Rost takes safety to new venue — retirement
Headquarters was her official workstation, but Cheryl Rost’s influence and personal touch extended to all six ITD districts and most of the maintenance facilities.
As manager of Employee Safety and Risk Management, Rost was responsible for ensuring that employees operate in the safest environment possible, using the safest equipment available. It wasn’t just her job – it was a professional passion.
Today (Feb. 18) she assumes a new formal title: “Retired.”
After more than 31 years molding and nurturing the department’s safety and risk management program, Rost bid farewell to colleagues last week. She spent most of her final week purging outdated files and preparing to pass the baton to an eventual successor.
Rost joined the department’s construction group, which was part of the Division of Highways in October 1979. Duties expanded during the ensuing two years to include work in the Ports of Entry permits office and bridge data.
She filled in for the department’s safety manager during his illness and accepted the position as her own in about 1983. EEO (Equal Employment Opportunity), Safety and Training was organized under the personnel office at the time. It was split into an independent office later and recently returned to Human Resource Services.
During that 27-year span, Rost:
She worked directly with EEO, Safety and Training coordinators in each district and helped deliver the annual Maintenance Tool Box training.
The emphasis on safety prompted Rost and her staff to develop “job safety analyses” for functions related to construction. Approximately 100 JSAs have been created to identify hazards associated with specific construction tasks; the analyses also include strategies for preventing on-the-job injuries.
Rost accepted new challenges through the years, but the primary focus of her job never changed – ensuring employee safety and minimizing risks to the department and Idaho citizens. Even with evolution of the department, those functions will always be essential, she predicts.
“Most organizations recognize the value and importance of preventing injuries and damage to their most greatest assets – employees and equipment,” Rost says. “I don’t see it diminishing at all … having a preventable loss program can save your organization a lot of money.”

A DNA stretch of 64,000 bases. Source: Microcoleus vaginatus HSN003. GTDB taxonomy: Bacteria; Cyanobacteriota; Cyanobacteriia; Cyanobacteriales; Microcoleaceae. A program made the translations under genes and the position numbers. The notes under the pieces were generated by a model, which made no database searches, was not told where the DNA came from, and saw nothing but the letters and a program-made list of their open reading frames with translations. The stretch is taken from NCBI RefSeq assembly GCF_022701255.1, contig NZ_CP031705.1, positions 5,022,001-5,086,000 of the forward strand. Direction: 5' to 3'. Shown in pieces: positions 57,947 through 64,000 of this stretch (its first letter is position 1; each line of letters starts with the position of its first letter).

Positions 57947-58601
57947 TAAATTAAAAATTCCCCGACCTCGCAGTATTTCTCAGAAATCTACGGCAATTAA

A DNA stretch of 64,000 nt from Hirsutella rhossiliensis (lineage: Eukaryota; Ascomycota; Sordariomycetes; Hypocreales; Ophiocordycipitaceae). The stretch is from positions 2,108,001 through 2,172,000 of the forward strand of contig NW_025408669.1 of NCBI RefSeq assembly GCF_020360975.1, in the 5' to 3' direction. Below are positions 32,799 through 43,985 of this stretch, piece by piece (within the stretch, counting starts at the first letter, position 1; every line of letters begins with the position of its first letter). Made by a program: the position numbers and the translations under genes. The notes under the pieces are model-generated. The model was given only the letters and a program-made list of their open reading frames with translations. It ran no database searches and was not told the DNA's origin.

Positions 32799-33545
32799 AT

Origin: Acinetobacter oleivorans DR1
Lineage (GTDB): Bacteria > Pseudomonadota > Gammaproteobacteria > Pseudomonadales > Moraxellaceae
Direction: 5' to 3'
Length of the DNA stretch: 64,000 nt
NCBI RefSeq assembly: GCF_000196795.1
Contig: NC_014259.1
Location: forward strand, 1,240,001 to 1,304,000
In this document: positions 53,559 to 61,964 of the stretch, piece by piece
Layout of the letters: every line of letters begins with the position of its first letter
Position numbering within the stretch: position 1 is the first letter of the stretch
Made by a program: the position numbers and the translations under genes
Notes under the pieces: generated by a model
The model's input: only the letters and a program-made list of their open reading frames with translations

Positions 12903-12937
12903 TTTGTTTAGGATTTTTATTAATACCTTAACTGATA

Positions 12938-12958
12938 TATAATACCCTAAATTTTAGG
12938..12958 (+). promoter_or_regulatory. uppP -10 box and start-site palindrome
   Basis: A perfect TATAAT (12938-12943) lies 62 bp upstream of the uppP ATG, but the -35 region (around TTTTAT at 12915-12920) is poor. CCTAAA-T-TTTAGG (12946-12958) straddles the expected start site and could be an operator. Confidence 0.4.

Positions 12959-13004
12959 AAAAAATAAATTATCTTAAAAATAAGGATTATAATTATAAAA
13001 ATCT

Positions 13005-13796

What awaits in retirement?
Rost wants to remain active, possibly volunteering for civic organizations, such as United Way or the American Red Cross as a way of contributing her expertise in preparedness and emergency planning.
One of her core beliefs is that a community is needed to raise a child – a shared responsibility for improving the quality of life for individuals within a community. That commitment probably will occupy part of her new freedom.
But it will have to compete with two young granddaughters, ages 4 and 7, and bass fishing on local reservoirs.
Rost’s mother, three of her sisters and a son still live in southern Idaho, and she envisions a busy schedule keeping in touch with them. She also wants to remain on a first-name basis with fish in her favorite holes – Lake Lowell, C.J. Strike, Brownlee and Owyhee reservoirs.
Photos: (Top) The URS Safety Fest Committee members presented Cheryl with the ‘Outstanding Contributor Award’ on Jan. 26 during the opening ceremonies. The award plaque states “In Recognition of Your Outstanding Contributions towards the Boise Safety Fest, we present to you this 2011 Safety Fest Star Award.” Pictured are: Rick Callor, Bill Bankhead, Cheryl Rost, Darrell Manning, Brad Giles.
Lower left: Friends offered a lot of hugs during part of the retirement party this week.